Until recently, I had never been to Livermore Beach in Holderness, just the Livermore Falls historical area marked with a Campton Historical Marker on Route 3 in Campton near the Plymouth town line, so for a long time I thought that the Campton side was what people were talking about when they mentioned Livermore Beach. Guess I was wrong! On the Campton-Plymouth town line on Route 3, there is a small parking area with a path that leads down to a small beach just above Livermore Falls. I’ve noticed that this spot is popular with college students, especially just before graduation (translated: party spot). The views up and down the river, with the dramatic falls and the old iron trestle bridge, are photogenic, but swimming and tubing are discouraged, although it is an inviting challenge for kayakers who love to run rapids.

Profile Falls, Bristol

Profile Falls, Bristol

Heading down I-93 south, you can find family-friendly Profile Falls in Bristol. The falls are located on the Smith River, two miles south of Bristol’s town center on Route 3-A, on Profile Falls Road. From the parking lot, the falls are an easy, 10-minute walk, and picnicking, walking trails, and swimming are popular. The fan-shaped falls drop about 40 feet into the river below. It’s another great place to spend a hot summer day.

Of course, I’ve saved the best for last. Sculptured Rocks Natural Area has been my favorite swimming hole for more than 20 years, with clear, cold water that is refreshing even on the hottest days. In addition, the area is a geologic curiosity, with giant potholes carved out through the narrow gorge, so it is a great place to photograph.

The water is cold and clear throughout the summer and early fall and is a favorite spot for local swimmers and visitors alike. The main swimming area is accessed on either side of a short bridge (which is a wonderful observation point) with a short hike down to the water where you can find shallow areas as well as deeper pools and waterfalls.

According to information provided by the NH State Parks Service, the gorge is a unique geological formation created more than 12,000 years ago at the end of the last Ice Age by the erosive actions of silt, sands, and rocks in the small but swift Cockermouth River as it cut through bedrock on its way to Newfound Lake. The resulting small canyon contains intricate potholes and interesting rock formations, including a formation that appears to resemble a bear’s head.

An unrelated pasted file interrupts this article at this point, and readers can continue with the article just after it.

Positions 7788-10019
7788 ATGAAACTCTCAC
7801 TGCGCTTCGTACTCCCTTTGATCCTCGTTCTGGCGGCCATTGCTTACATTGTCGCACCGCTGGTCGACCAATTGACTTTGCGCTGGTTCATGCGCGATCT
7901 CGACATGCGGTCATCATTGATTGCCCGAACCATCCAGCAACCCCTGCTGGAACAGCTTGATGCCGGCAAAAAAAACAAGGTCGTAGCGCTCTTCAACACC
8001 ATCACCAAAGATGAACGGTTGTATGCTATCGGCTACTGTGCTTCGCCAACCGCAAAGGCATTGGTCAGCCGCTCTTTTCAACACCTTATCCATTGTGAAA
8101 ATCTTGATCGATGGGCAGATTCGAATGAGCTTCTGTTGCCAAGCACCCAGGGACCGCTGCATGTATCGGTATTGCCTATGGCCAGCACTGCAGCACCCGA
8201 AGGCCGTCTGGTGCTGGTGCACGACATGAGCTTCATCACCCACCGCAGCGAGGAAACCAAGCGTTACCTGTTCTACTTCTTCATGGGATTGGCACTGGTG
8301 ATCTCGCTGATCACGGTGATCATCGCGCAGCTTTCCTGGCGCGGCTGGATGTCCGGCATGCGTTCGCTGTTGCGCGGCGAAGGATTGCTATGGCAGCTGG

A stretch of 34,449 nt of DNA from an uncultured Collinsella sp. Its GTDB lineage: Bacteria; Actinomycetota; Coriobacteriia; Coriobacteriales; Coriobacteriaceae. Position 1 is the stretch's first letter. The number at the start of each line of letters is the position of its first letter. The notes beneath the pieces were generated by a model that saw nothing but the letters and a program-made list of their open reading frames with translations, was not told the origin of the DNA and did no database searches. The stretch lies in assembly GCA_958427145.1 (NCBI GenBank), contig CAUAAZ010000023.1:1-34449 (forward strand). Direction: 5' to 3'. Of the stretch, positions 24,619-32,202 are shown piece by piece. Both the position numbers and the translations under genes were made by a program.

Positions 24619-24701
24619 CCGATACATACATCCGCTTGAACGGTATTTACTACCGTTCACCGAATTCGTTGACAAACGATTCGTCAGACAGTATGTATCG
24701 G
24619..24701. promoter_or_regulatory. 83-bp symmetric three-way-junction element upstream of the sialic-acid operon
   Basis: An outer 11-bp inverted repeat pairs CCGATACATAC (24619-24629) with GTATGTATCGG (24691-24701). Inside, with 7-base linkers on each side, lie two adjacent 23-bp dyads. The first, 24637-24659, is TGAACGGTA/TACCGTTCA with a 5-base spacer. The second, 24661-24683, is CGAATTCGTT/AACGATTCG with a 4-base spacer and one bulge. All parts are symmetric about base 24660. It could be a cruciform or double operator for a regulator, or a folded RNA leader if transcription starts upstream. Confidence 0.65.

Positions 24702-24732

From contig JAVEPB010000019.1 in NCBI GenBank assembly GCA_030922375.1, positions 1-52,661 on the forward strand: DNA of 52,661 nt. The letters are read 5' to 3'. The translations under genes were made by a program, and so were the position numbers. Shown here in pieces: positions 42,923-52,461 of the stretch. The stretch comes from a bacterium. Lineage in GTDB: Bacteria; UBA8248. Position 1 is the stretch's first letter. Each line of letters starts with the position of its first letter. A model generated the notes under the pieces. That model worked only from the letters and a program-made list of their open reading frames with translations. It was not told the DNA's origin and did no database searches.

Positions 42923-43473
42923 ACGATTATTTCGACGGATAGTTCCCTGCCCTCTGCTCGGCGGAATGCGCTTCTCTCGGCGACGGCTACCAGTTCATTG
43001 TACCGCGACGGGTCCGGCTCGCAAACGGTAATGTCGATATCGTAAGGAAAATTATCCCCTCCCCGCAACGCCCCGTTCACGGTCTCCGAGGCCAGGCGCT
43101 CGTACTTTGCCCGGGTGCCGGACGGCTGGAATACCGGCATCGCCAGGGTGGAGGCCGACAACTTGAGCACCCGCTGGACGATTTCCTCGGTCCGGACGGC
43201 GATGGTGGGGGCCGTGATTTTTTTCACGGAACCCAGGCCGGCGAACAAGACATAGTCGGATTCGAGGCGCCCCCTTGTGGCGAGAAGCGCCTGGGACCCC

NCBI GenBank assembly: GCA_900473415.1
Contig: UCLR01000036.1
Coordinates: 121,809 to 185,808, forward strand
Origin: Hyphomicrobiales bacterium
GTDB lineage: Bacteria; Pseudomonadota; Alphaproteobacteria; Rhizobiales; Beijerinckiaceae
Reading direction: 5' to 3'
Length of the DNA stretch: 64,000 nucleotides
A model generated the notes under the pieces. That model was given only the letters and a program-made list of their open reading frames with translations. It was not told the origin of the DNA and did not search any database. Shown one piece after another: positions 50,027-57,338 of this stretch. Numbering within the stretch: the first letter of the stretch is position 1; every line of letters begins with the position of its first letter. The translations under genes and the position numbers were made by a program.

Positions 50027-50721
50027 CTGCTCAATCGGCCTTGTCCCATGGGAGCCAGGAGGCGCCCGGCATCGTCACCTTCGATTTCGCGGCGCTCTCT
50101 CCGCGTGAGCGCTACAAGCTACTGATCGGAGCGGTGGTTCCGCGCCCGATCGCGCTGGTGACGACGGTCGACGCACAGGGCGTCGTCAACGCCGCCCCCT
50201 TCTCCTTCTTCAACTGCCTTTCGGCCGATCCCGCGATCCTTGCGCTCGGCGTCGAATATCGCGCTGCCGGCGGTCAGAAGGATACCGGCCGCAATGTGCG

Sculptured Rocks, Groton

Sculptured Rocks, Groton

Sculptured Rocks is part of the NH State Parks system, but there are no facilities and there is no admission fee.  The park consists of 272 acres, all open to the public, which include hiking and snowshoe trails as well as a popular swimming area. It is a beautiful place to visit all year round.

If you prefer less-crowded places to swim, there are a number of places up and down Sculptured Rocks Road where you can pull over and take a dip in the Cockermouth River that features shallow rapids and a few deep pools. One of the places along the road has been nicknamed “Paradise” and it has a main pool that is about eight-feet-deep as well as a couple of smaller pools. It is located on private property, however, and the owners do not mind visitors if they keep the place clean.

Sculptured Rocks is located on Sculptured Rocks Road in Groton. To get to the Natural Area or Sculptured Rocks Road, take Route 3-A to either North Shore Road or West Shore Road and follow the signs to Hebron. From the Hebron Village Store, take North Groton Road to Sculptured Rocks Road.  There is a parking lot on the left side of the road.

Swimming holes are one of nature’s best ways of cooling off and, if trying to beat the heat this summer has meant staying inside, maybe some of these suggestions will offer you a refreshing change!